I clearly recognize that defensive systems have limitations and raise certain problems and ambiguities. If paired with offensive systems, they can be viewed as fostering an aggressive policy, and no one wants that.
Nonetheless, George W. Bush unilaterally ended the ABM Treaty in 2001.

For some months now, Russian officials, including President Vladimir Putin, have been making noises about a new cold war. Russia has been especially angry about America's announced plans to deploy a missile defense system in Europe. Putin views the system as a threat to Russia's nuclear deterrent, assuring it only a "ragged" retaliatory capability.

Could MAD be threatened by the missile shield?

Given recent changes in the arsenals of the two former superpowers, the US will, in the words of Keir Lieber and Daryl Press, "probably soon" have the ability "to destroy the long-range nuclear arsenals of Russia or China with a first strike."

A missile defense looks kind of like a scary fail-safe mechanism in that context, eh?

In a roundtable event earlier today, in Germany, President Bush made a series of arguments that reveal a decent understanding of deterrence. However, I doubt they will dispel Russian fears.

Indeed, key clauses seem to be aimed more at reassuring his European hosts -- a journalist had just asked the about the importance of Russia again targeting Europe with its nuclear missiles -- rather than the Russian listeners:
Russia is not a threat. Nor is the missile defense we're proposing a threat to Russia...Russia is not going to attack Europe. The missile defense system is not aimed at Russia...

By the way, a missile defense system that is deployed in Europe can handle one or two rocket launchers. It can't handle a multiple launch regime. Russia has got an inventory that could overpower any missile defense system. The practicality is, is that this aimed at a country like Iran [sic], if they ended up with a nuclear weapon, so that they couldn't blackmail the free world.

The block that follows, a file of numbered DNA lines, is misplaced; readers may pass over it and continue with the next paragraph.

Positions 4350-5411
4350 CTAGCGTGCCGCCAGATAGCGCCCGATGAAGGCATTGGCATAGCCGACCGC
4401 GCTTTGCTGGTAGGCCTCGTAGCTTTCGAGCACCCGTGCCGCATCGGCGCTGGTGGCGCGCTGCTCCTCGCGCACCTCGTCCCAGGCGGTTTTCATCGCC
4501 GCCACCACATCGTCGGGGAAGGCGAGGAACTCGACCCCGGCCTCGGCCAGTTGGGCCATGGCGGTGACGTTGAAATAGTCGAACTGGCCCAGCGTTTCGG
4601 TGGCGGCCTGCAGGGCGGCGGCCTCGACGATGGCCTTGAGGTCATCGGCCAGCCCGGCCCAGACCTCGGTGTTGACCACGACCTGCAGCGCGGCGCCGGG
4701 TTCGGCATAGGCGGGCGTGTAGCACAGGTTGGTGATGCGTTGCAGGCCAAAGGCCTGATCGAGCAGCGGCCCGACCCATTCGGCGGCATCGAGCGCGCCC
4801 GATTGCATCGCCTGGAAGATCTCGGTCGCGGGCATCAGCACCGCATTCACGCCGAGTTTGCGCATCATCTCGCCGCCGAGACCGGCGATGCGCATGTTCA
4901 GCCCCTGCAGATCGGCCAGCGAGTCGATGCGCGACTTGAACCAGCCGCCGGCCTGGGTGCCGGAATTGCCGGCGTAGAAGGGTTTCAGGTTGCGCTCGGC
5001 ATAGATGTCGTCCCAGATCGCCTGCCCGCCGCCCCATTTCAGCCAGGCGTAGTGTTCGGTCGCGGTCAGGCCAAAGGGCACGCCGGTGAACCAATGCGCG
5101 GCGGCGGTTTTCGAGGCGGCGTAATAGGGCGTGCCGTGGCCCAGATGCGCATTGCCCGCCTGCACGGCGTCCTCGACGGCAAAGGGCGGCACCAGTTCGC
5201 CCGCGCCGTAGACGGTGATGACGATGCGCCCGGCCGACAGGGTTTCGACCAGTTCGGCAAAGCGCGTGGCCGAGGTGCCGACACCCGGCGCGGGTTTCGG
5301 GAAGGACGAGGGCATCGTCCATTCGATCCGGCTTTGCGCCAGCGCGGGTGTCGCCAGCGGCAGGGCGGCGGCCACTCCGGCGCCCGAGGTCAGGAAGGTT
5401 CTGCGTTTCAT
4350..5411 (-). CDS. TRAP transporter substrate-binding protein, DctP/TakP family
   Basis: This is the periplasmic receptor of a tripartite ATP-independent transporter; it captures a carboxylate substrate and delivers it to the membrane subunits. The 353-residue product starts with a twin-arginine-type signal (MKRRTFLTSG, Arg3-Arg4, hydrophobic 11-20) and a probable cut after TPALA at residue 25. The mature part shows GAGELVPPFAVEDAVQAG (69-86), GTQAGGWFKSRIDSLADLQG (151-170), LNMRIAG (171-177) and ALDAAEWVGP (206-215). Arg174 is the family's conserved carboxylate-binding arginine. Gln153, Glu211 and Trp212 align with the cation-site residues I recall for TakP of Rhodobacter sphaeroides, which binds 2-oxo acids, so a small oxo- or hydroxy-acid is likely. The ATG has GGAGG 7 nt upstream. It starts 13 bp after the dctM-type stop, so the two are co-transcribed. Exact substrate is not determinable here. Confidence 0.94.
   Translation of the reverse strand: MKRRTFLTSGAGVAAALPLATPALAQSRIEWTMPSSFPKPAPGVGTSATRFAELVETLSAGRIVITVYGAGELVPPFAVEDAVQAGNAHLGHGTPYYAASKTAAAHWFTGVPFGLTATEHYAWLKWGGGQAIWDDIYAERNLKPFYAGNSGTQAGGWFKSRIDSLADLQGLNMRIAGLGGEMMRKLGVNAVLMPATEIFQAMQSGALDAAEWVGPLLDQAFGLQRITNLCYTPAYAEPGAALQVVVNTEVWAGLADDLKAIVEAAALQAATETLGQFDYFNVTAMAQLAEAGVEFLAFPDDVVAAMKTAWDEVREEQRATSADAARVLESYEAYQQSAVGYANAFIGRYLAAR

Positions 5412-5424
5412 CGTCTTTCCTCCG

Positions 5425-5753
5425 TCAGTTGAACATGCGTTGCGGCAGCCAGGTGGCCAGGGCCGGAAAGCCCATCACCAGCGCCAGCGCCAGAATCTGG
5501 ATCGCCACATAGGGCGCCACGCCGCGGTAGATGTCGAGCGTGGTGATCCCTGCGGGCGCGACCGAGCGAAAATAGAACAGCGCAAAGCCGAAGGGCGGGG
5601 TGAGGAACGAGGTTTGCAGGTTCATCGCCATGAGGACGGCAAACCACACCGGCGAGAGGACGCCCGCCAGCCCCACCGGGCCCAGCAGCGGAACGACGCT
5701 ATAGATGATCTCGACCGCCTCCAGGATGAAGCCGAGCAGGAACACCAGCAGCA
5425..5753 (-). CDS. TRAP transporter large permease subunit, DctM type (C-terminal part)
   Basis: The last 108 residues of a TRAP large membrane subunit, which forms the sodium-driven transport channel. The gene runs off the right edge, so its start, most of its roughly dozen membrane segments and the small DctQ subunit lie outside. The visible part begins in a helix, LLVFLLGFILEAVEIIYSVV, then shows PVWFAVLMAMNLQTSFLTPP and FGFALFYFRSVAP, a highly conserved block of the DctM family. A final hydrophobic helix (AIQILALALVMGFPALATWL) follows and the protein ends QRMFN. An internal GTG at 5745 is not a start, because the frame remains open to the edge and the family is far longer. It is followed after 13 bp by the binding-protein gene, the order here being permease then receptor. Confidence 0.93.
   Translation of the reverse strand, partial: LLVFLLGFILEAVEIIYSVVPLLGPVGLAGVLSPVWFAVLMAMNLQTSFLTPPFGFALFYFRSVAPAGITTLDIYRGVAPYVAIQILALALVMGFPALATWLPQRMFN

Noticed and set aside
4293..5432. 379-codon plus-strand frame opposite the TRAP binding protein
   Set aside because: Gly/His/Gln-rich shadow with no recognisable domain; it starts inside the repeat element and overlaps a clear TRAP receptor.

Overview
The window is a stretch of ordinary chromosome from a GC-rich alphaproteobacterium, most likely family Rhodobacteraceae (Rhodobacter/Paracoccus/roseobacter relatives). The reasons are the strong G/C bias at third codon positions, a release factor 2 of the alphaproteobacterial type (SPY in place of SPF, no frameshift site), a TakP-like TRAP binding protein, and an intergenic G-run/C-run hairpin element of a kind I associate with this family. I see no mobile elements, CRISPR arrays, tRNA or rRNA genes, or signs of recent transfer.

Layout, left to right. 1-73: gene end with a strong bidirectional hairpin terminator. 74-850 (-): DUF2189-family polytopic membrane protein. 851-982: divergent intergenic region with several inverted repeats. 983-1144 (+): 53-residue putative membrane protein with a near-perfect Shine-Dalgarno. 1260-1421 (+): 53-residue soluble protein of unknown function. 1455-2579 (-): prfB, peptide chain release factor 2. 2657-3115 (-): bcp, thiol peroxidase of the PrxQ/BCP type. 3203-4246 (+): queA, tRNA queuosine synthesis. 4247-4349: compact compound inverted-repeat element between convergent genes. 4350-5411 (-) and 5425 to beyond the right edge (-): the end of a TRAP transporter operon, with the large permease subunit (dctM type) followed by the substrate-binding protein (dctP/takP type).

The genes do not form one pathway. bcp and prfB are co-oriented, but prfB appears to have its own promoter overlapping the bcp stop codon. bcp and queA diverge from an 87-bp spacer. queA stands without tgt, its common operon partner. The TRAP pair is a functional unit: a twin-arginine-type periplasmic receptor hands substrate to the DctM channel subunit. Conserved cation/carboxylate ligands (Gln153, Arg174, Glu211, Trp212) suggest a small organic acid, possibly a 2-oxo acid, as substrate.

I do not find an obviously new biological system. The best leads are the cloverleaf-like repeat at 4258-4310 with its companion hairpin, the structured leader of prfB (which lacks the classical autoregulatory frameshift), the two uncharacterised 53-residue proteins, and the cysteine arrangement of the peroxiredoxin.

I will continue to work with President Putin, Vladimir Putin, to explain to him that this is not aimed at him. And there's all kinds of ways you can do that. One is total transparency between our militaries and scientists -- military people and scientists, which I'm more than happy to do.
Hmmm. Maybe the President intends to have American "military people" and scientists assure Putin that the US defenses won't work?


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Saturday, June 02, 2007

Saturday dog blogging



This photo is from last summer, but all the newer ones are on the laptop.

The dark brown dog is Robey and the lighter one is Paddy.

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Friday, June 01, 2007

All he is saying....



...is give peace a chance.

Kentucky Senator Mitch McConnell, last week:
“I think the handwriting is on the wall that we are going in a different direction in the fall, and I expect the president himself to lead it,” said Senate Minority Leader Mitch McConnell, R-Ky.

McConnell added, “We’ve given the Iraqi government an opportunity to have a normal country, and so far, they’ve been a great disappointment.”
Welcome to the movement, Senator.